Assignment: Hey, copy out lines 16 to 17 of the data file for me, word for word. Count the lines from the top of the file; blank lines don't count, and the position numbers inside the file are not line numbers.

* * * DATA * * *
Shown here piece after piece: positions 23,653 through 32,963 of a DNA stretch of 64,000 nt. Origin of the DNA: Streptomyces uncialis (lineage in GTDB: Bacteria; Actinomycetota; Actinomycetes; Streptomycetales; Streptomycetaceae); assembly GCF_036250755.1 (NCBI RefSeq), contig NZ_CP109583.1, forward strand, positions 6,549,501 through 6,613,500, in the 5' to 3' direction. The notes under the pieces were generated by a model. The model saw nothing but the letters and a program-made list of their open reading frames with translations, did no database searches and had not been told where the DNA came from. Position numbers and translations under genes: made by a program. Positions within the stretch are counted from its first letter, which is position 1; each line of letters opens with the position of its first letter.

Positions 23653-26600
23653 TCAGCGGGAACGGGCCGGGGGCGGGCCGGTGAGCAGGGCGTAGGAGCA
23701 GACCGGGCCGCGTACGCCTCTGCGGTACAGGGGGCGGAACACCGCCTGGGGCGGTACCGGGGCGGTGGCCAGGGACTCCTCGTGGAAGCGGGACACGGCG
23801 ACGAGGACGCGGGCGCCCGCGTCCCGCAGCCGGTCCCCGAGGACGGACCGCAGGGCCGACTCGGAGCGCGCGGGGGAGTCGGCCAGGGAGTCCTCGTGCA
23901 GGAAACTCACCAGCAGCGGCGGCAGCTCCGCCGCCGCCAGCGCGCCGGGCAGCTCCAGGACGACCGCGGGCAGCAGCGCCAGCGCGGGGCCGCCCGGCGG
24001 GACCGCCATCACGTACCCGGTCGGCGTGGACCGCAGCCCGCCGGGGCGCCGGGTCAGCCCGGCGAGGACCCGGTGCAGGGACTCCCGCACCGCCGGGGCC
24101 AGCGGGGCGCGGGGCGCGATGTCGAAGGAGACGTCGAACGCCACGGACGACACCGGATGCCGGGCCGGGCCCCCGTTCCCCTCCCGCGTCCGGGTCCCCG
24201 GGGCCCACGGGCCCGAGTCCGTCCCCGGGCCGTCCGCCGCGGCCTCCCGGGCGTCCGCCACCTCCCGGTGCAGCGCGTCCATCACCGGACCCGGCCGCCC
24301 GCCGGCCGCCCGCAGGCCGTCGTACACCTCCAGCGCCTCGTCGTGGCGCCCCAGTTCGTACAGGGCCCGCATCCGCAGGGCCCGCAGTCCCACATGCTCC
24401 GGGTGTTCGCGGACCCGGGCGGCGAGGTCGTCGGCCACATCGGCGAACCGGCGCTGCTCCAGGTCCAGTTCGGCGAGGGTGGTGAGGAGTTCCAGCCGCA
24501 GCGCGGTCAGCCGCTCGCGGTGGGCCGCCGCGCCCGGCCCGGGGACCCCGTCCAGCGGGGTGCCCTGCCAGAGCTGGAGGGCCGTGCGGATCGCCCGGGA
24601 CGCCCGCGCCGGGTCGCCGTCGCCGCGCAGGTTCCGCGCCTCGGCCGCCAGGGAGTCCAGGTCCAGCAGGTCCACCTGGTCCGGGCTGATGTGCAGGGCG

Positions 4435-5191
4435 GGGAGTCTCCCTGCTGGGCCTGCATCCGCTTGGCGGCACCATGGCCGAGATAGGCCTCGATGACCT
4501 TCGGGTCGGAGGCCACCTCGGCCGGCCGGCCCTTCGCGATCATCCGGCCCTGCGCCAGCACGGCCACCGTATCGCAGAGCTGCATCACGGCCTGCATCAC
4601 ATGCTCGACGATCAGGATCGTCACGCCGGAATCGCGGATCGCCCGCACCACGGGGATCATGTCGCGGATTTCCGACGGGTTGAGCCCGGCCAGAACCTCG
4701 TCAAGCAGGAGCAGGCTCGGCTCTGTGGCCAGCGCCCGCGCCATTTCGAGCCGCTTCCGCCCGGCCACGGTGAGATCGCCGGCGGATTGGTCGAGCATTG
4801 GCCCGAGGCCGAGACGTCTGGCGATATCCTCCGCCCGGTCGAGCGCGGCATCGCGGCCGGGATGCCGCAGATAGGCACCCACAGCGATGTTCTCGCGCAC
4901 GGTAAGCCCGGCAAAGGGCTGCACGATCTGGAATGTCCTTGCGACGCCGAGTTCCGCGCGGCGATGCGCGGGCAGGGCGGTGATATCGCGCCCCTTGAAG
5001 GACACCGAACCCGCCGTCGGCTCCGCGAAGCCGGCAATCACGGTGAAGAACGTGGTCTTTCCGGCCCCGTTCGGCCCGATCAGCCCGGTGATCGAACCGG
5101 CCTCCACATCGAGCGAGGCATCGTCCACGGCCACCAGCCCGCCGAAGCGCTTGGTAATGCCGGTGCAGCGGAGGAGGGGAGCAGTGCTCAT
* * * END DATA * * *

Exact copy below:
4501 TCGGGTCGGAGGCCACCTCGGCCGGCCGGCCCTTCGCGATCATCCGGCCCTGCGCCAGCACGGCCACCGTATCGCAGAGCTGCATCACGGCCTGCATCAC
4601 ATGCTCGACGATCAGGATCGTCACGCCGGAATCGCGGATCGCCCGCACCACGGGGATCATGTCGCGGATTTCCGACGGGTTGAGCCCGGCCAGAACCTCG